Fun facts and wise sayings all about the topic 'hotness'


How hot is Lioko Mexikaner?

Using the HPLC measuring method (learn more further down) that only measures hotness from chilis (capsaicinoids) the results are the following values:


Lioko Mexikaner CLASSIC: 114 Scoville (SHU)
Lioko Mexikaner DERBE SCHARF: 434 Scoville (SHU)


For the true experience the other components pepper and alcohol have to be taken in consideration.


How does that feel?

Scoville Grafik Lioko Mexikaner

Science is definitly not my strength! How do I read this damned diagram?

This wonderful graphic is scaled logarithmically*. And to put it simple, that means: Moving from one section between the larger dashes further right to the next section, the range of values is 10 times larger than in the previous section. Conversely, this means that the section between two smaller dashes corresponds to the previous section between two larger dashes. And to put it even more simple: On the far left you are looking with a magnifying glass and on the far right with binoculars. Cool, huh?


The advantage of this way of displaying is that many different scales can be represented. In our case, we want to see the differences between 100 and 114, and at the same time we want to show 16,000,000. All this is possible with this sweet logarithmic diagram.


*For nerds: Strictly speaking, it is a 'decadic' logarithmic scaling. As you nerd know, this means that we used 10 as the base of the logarithm for scaling.

Where does the hotness come from in Lioko Mexikaner?

Lioko Mexikaner combines tree different types of hotness:


1. chilis (capsaicinoids)
2. pepper (piperin)
3. alcohol


Fun fact: There are many chemical substances that trigger the feeling of sharpness. Capsaicin is just one of these substances and belongs to the group of capsaicinoids.


Capsaicinoids are different molecules that trigger the feeling of hotness in mammals and are found in chilies (capsicum). The most important capsaicinoids are capsaicin and dihydrocapsaicin. In addition to these two, there are a number of other substances that meet the criteria "hot" and "occurs in chili". However, these are less hot than their best-known colleagues and are found in smaller quantities in chilies.


Piperine is the heat carrier in pepper. Fun fact: Piperine is known of losing hotness under the influence of light.

Why does hotness burn so much? Is it dangerous?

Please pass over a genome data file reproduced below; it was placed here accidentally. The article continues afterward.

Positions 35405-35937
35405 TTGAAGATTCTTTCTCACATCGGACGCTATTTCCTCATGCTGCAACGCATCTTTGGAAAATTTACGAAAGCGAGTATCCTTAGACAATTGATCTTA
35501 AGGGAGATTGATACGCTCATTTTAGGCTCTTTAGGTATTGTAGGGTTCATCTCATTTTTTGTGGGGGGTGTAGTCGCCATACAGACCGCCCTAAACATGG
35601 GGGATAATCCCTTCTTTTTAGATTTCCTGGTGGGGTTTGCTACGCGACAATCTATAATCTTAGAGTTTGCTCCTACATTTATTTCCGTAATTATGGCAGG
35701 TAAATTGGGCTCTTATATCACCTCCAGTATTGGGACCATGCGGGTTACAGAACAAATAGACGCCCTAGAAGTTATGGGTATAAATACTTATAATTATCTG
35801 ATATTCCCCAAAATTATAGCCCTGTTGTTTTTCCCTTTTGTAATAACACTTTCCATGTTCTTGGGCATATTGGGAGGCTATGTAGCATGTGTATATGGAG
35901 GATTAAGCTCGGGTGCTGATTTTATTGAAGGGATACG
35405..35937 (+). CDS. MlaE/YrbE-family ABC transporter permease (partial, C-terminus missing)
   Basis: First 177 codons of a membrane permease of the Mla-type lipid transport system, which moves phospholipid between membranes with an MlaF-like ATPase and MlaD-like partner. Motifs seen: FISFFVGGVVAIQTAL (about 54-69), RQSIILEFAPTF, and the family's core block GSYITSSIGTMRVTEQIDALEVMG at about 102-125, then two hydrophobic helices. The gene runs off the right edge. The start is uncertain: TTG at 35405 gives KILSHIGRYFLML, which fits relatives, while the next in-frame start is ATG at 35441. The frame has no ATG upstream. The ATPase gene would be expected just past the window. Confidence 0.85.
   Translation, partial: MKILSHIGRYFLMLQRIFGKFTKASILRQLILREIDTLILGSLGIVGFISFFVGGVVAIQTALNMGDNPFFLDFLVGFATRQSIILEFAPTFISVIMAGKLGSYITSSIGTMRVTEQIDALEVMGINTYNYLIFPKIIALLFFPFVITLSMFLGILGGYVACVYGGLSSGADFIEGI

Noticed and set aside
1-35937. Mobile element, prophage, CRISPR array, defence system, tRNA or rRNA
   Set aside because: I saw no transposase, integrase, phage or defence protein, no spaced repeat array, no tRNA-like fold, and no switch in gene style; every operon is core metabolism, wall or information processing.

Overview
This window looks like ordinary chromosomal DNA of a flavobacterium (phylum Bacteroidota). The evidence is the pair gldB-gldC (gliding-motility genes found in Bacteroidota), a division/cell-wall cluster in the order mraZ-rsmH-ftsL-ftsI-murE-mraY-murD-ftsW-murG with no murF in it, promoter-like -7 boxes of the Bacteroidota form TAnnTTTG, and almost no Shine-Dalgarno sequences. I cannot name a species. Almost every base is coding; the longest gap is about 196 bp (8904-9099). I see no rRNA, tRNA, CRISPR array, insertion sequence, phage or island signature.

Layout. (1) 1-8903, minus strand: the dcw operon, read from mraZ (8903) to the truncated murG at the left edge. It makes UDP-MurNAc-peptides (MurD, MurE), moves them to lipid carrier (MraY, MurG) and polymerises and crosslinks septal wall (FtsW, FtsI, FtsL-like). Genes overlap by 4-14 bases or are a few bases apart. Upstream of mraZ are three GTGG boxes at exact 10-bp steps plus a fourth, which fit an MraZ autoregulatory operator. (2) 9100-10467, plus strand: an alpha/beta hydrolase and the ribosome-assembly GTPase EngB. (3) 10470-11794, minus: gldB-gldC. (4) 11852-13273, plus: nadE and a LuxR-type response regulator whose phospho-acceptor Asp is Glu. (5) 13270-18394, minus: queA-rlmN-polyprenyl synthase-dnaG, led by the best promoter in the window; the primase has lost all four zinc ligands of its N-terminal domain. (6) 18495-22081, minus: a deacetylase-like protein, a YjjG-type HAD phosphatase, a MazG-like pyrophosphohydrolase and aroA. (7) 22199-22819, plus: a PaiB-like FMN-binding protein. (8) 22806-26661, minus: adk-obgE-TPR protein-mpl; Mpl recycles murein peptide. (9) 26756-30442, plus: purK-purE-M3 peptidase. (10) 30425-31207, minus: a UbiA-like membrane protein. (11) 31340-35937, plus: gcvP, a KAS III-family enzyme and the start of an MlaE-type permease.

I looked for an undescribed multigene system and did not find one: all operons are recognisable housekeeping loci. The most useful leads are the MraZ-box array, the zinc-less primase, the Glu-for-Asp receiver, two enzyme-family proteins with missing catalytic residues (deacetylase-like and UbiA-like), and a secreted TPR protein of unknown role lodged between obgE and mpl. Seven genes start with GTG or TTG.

That's because capsaicinoids stimulate the same receptors that detect heat or chemical stress, tricking our brains into thinking it's experiencing intense heat and pain. There is a prolonged desensitization of the nerves. Our body reacts to this irritation with increased blood flow and the release of endorphins, the body's own opioids. These in turn have an analgesic effect and trigger feelings of happiness (the "pepper high"). Caution: This can be addictive!


The oral intake of chillies and other hot foods is not harmful to health as long as you stay within the limits of the well-known hot foods in the world. On the contrary, if you consume spicy food regularly, you can tolerate it better. This probably means that drinking Lioko Mexikaner helps!

What can I do to stop my mouth from burning?

Drink fatty liquids like milk, kefir or a delicious mango lassi. Alternatively, you can rinse your mouth with cooking oil.


Fun fact: Capsaicin is soluble in both fat and alcohol. Therefore alcohol can also be helpful. Aqueous liquids are not suitable, since neither capsaicin nor piperine are easily dissolved in water. Only the sharpness of the alcohol can be washed away with water.

How do you measure sharpness?

To answer that, we have to go back a few decades to the great inventions and to a man who developed one of the most important achievements in the field of pungency: the pharmacologist Wilbur L. Scoville (1865-1942). Not only did this man have an impressive mustache, but in 1912 he invented a test for measuring hotness that he himself dubbed the Scoville Organoleptic Test. To this day, the spiciness of food products is indicated using the Scoville scale.


Back then, Wilbur soaked chilies in alcohol to dissolve the capsaicin. Then he proceeded as follows to measure the sharpness: He diluted the chili solution with water until a test person could no longer perceive the sharpness. The scale ranges from sweet peppers with zero Scoville to pure capsaicin with 16 million Scoville. So you need 16 million drops of water on one drop of capsaicin to stop feeling the heat.


Another important unit of measure is the American Spice Trade Association (ASTA). This unit is used to show then results of an analysis with an HPLC (high performance liquid chromatography). An HPLC measures the concentration of different capsaicinoids in a substance. The determined concentrations are then weighted according to their known heat effect and can be more or less easily converted into Scoville.


Wilbur L. Scoville, 1910